- After a man enters the process/period of salvation, there is no need for him to (perhaps, also cannot) fear that he would afterwards go to hell because "he did not do enough deeds" -as it is not the deeds themselves that save him from hell: it is the abiding in Christ that ensures that he won't go to hell, and the abiding in Christ results in "good deeds" (it's about the vine and the branches).
I don't fear I will go to hell because I have not done enough deeds. I fear I will go to hell because I haven't even begun to repent.
So, why do you not repent? Or what do you understand by repentance?
And the more I try to do good works, fast, pray, give alms, etc., the more I realize I am utterly unworthy of salvation.
I also met a baptist young lady once. She was about 17 or 18 back then. She was desperately trying to do all kinds of good works so that she would not go to hell and was permanently fearing that she would not go to heaven. She was very depressed and was feeling utterly unworthy, feeling a kind of impediment for her from going heaven. I didn't know why she was depressed from her, her brother told me some long time after... very proud, considering this as a kind of virtue and as a test from God. He was with some friends of him, baptist youth from the same church. I tried to explain them that by/through faith we are saved, not by/through deeds, so that there is no need to panic or get depressed of going to hell because of not doing enough good deeds. They laughed.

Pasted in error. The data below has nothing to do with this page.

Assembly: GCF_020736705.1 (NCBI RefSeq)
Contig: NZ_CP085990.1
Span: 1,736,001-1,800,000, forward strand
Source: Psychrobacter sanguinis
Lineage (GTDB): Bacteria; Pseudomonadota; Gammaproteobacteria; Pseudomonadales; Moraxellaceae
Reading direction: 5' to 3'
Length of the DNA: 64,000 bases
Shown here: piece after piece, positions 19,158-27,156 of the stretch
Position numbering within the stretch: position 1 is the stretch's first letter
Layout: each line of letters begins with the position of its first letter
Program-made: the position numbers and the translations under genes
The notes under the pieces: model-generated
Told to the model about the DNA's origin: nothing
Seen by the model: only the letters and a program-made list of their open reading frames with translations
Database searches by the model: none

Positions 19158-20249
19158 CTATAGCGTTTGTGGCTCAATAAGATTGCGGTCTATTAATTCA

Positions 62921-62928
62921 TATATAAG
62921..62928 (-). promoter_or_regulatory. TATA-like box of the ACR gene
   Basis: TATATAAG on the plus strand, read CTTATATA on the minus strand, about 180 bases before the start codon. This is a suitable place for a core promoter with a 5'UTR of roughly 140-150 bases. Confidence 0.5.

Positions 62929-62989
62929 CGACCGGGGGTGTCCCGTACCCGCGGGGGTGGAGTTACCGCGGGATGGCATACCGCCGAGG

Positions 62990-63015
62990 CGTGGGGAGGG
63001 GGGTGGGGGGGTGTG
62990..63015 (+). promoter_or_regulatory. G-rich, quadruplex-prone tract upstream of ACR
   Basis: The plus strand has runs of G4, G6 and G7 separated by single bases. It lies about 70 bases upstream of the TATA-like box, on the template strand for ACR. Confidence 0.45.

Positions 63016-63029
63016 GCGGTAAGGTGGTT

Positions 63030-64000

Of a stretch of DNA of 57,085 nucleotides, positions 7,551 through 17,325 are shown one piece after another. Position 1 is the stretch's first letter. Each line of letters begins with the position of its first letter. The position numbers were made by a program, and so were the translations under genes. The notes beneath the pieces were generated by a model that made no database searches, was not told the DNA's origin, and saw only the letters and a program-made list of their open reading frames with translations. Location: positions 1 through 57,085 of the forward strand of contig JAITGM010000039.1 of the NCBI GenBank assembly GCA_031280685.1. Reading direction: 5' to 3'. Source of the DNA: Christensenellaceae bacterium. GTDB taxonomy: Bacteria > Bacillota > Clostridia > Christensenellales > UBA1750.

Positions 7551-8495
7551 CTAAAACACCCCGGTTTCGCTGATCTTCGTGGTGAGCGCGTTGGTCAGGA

I trust God's mercy. Trusting my pitiful works would be folly. But the works serve quite a good purpose for my soul. They teach me what unity with Christ looks like.
Good works do serve a good purpose, but not that which you say. Good works cannot teach what unity with Christ is. Unity either is - and you know it - or it is not.
I'll try to give an explanation as close as possible, perhaps it would help: you know God speaks about unity between man and woman, that they become one flesh. Imagine how it is when you are married and you love your wife from all your heart and she loves you from all her heart and you feel that you are united. You are a united family, desiring the same things, caring for one another, etc.. And imagine how a disunited family should look like, i.e. when one is cold to the other or both are cold to each other, because either one does not love the other, or neither of them loves the other. This disunity can also be felt, as unity can be felt. And no "work" can teach how unity should be when there isn't. And no work can make there be a unity.
- In the period/process of salvation, the man is continually growing/being transformed into the likeness of God, by the Holy Spirit(2 Cor 3.18).
This is the sum total of what I have been trying to say -- salvation is not something that is a once-done deal. It is us being drawn to God, closer and closer and closer.
But it DOES have a beginning (which is the moment when a person is "saved"). This is what I've been trying to say.
Orthodox people seem to claim that there is a process of salvation without a beginning ("it just is, don't ask since when or where!") and many or most protestants seem to claim that there is a certain moment and that that is the only thing there is. But there is both a moment (i.e. a beginning) and a process.